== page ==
Matt Taibbi, an American freelance journalist the New York Times describes as having an "avid following," is known for writing critically of Wall Street. Some may recall his 2010 Rolling Stone feature "The Great American Bubble Machine," in which he describes Goldman Sachs as "a great vampire squid wrapped around the face of humanity." Now, Taibbi is out with another scathing article in the magazine, this one a profile of Alayne Fleischmann. The former JPMorgan Chase transaction manager got her start as a securities lawyer and soon found herself, as Taibbi puts it in the latest issue of Rolling Stone, witnessing what she says was "massive criminal securities fraud"—and Taibbi writes the bank would prove willing to pay a $9 billion fine to keep what she knew from the public's ears.
"My closest family and friends don't know what I've been living with," Fleischmann says of what the past several years have been like. "Even my brother will only find out for the first time when he sees this interview." Read the 6,000-word profile at Rolling Stone, which describes how she was "blocked at every turn." A sampling:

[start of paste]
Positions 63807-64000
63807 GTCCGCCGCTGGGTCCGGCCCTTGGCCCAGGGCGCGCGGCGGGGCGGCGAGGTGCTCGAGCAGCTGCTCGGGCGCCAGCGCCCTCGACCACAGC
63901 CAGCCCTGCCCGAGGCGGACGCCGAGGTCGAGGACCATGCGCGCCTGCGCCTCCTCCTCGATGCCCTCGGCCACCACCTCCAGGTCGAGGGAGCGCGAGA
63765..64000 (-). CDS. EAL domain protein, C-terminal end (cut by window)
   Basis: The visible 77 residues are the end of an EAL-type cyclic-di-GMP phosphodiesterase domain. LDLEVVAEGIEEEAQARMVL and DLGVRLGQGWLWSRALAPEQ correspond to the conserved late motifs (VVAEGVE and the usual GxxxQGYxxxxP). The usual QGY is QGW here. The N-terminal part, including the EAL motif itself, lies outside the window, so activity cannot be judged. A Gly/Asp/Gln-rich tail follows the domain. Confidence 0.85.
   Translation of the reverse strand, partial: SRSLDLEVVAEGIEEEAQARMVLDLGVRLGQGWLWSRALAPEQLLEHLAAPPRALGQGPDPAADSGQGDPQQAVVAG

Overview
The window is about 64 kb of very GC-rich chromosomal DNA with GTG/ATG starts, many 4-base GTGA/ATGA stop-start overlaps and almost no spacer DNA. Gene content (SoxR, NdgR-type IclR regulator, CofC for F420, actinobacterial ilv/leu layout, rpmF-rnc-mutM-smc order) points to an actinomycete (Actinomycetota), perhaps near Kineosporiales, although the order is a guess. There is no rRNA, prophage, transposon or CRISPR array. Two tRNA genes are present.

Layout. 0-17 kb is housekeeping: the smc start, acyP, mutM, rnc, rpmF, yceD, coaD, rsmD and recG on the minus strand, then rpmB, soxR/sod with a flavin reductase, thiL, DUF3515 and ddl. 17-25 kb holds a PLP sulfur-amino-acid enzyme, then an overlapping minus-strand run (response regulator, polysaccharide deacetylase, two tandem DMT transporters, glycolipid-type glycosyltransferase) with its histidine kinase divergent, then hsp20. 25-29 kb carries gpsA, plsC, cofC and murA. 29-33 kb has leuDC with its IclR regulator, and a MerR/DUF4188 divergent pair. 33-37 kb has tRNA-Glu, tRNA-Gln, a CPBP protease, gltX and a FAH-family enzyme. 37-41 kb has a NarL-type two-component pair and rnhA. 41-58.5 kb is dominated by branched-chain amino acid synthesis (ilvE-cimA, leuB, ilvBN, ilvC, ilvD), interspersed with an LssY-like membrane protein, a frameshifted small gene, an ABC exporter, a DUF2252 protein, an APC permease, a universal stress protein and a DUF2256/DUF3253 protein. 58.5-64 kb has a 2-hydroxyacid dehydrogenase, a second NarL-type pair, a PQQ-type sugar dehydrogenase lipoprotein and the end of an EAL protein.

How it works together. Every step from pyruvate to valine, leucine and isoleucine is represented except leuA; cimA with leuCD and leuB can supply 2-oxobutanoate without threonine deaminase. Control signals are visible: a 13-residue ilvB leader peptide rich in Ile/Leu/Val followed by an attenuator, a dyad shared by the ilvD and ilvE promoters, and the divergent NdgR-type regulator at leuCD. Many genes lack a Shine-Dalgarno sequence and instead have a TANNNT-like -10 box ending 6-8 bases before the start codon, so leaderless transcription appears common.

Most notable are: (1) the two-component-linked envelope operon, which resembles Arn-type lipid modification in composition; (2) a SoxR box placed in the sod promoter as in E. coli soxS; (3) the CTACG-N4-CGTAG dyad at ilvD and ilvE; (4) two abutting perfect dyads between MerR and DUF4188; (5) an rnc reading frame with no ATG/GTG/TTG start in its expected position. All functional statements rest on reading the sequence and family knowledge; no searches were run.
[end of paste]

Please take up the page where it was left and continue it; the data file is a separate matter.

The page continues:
- "...by asleep-on-the-job regulators like the Securities and Exchange Commission, by a court system that allowed Chase to use its billions to bury her evidence, and, finally, by officials like outgoing Attorney General Eric Holder, the chief architect of the crazily elaborate government policy of surrender, secrecy, and cover-up. 'Every time I had a chance to talk, something always got in the way,' Fleischmann says."
(In 2012 Taibbi accused Obama of signing a bill that will nearly "legalize fraud"
in the stock market.)